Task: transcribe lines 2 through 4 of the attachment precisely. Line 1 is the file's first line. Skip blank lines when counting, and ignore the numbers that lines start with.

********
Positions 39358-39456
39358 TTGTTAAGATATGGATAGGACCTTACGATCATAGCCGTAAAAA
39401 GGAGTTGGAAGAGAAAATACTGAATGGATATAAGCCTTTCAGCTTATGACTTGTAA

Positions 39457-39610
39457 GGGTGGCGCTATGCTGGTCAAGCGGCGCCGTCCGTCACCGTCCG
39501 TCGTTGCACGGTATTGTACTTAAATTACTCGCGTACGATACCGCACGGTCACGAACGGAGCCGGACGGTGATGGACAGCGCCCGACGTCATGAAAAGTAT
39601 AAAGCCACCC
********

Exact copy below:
39358 TTGTTAAGATATGGATAGGACCTTACGATCATAGCCGTAAAAA
39401 GGAGTTGGAAGAGAAAATACTGAATGGATATAAGCCTTTCAGCTTATGACTTGTAA

Positions 39457-39610